Saturday, 25 June 2011

153. Thoughts on midsummer

21st June 2011. We've arrived at the longest day of the year.. and no doubt Stonehenge will have been well & truly hugged this morning by touchy-feely New Age crystal gazers et al. There's a good cross-section of them here on this clip as well as the beginnings of that old hippy stand-by - the circle dance.

My reliable old BS Detector flicked straight into the RED zone and almost burnt out when I saw what Father Christmas gets up to in the above clip between January and November..! It keeps them off the streets I guess.

I visited Stonehenge about 20 years ago and it was a curious experience. These old stones have defied a convincing explanation over the years and, standing as they do at the side of a busy main road, I found it difficult to separate them from the mundane everyday world that passes by. However, they continue to fascinate and intrigue each successive generation and their mute silence seems to exert a powerful hold over those of alternative views. So now we have druids there in some make-believe ceremony greeting the sunrise accompanied by - and I'm guessing here - flutes and bongos..
There's another site at Carnac in Brittany with rows of standing stones that remains mysterious to this day. 

Another hot outing this evening in a beautifully built wooden shell coxed quad sculler.. I must admit to being glad to see the clubhouse again afterwards! 13km (Running Total: 779km).

There's the Fête de la Musique tonight in Bayonne.. and on Saturday, there's the Marché Montmartre where local artists exhibit their work in the streets around the cathedral.


22nd June 2011. We drove up to Condom in the Gers today to meet up with A & I for lunch (A is an old colleague and was on holiday up near Bergerac). France is a big country and that was brought home to us (I mean me!) as we had a long drive (almost 3 hours) in the rain to Condom (which hadn't looked that far on the map!) past vast fields of rustling corn - which, curiously, despite the rain, were still being watered. There were fields of sunflowers too, all focused on where the sun should have been. And then there were the vines. Row upon countless row of vines.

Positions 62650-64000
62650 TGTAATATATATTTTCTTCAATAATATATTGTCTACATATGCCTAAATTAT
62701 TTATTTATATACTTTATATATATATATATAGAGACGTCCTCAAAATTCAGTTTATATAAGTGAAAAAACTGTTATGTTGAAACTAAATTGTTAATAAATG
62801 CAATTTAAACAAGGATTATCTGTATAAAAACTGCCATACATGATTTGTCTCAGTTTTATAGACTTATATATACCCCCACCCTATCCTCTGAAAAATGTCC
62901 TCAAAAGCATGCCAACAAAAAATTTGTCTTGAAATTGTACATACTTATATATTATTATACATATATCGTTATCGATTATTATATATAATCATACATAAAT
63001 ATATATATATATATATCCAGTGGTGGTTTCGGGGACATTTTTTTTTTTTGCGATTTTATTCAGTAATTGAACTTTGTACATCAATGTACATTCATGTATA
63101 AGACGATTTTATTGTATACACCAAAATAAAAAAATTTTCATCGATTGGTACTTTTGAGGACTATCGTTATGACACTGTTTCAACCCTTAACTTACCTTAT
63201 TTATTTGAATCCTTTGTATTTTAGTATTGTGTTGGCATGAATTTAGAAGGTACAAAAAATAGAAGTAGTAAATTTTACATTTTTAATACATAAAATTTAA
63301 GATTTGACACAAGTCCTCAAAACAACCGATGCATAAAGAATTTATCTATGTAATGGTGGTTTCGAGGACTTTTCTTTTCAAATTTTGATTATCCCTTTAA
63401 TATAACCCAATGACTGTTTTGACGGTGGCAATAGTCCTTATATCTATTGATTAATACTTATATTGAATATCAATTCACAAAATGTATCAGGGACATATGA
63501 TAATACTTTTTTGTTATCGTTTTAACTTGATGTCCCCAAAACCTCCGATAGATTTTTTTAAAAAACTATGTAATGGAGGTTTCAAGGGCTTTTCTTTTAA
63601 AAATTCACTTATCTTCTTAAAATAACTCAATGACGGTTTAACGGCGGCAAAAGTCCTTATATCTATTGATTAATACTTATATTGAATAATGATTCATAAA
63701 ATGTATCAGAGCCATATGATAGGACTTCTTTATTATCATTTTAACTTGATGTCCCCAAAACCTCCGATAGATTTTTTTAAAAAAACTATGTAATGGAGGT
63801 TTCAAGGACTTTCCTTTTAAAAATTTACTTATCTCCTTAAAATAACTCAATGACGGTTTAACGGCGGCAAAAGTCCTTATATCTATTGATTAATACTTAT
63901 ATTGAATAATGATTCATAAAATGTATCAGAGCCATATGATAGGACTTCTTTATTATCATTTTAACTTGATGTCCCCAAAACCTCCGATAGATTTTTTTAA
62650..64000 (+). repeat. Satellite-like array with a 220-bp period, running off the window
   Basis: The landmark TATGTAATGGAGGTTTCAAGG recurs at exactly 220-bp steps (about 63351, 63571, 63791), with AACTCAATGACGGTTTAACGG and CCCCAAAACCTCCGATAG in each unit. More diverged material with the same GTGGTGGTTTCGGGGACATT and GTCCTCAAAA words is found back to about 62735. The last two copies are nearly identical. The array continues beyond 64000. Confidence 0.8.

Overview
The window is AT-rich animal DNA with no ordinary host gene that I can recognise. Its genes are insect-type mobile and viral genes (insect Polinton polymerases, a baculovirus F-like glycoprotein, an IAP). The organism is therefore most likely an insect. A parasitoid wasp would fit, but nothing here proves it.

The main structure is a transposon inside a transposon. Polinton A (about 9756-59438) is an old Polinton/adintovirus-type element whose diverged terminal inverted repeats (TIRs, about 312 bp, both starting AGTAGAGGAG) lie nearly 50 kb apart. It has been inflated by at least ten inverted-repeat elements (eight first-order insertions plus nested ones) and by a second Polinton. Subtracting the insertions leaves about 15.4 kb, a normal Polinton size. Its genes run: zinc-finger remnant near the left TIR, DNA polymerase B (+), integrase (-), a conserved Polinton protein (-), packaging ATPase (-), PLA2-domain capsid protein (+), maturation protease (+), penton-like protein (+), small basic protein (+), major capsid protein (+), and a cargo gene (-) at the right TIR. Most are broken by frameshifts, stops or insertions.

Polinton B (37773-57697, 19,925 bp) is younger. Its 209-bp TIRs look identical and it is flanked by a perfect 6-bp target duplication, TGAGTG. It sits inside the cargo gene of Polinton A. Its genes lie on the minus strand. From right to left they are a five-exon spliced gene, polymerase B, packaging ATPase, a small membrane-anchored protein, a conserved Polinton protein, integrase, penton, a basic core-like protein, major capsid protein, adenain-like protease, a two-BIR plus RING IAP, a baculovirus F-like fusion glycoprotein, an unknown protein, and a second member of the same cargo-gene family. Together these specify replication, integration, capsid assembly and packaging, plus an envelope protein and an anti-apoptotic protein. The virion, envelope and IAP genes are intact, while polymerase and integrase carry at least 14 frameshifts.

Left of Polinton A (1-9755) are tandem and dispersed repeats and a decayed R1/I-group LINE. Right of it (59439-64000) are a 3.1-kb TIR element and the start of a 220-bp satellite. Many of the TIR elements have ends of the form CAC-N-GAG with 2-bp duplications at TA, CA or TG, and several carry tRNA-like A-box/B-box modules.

After driving through a largely empty landscape, we entered the small village of Montréal and there was a sudden clustering of a large number of creatively parked cars.. and the slightly surreal sight of a crowd of people who were all engaged in playing boules or pétanque (is there a difference?) - in the rain.

It was good to see A & I again and we enjoyed a nice little lunch here.. Tried some of the local white wine - Domaine de Monluc - which I'd like to be able to find locally but I don't think there's much chance of that. 

We went for a walk around Condom afterwards and visited the Musée de l'Armagnac - but not the Musée du Préservatif which celebrates the product for which Condom is perhaps better known. (I've kept you waiting a few paragraphs for this - in Condom, even the buses come in threes..!) If you really must, scroll down this link for an idea of what awaits you there if you decide to visit.

Finally, we hove upon La Librairie Gourmande (3 Place Bossuet) which is a bookshop-cum-tea shop on three floors and highly recommended! The menu featured page after page of various teas, coffees and hot chocolate - none of us had ever seen such a variety and choice. The friendly owner also serves her own cakes - which were moist and delectable - and the customer is invited to graze from the surrounding bookshelves at the same time. I needed dislodging with a pointed stick! 

23rd June 2011. Another sultry evening on the river in the same boat we had on Tuesday.. 14km (Running Total: 793km)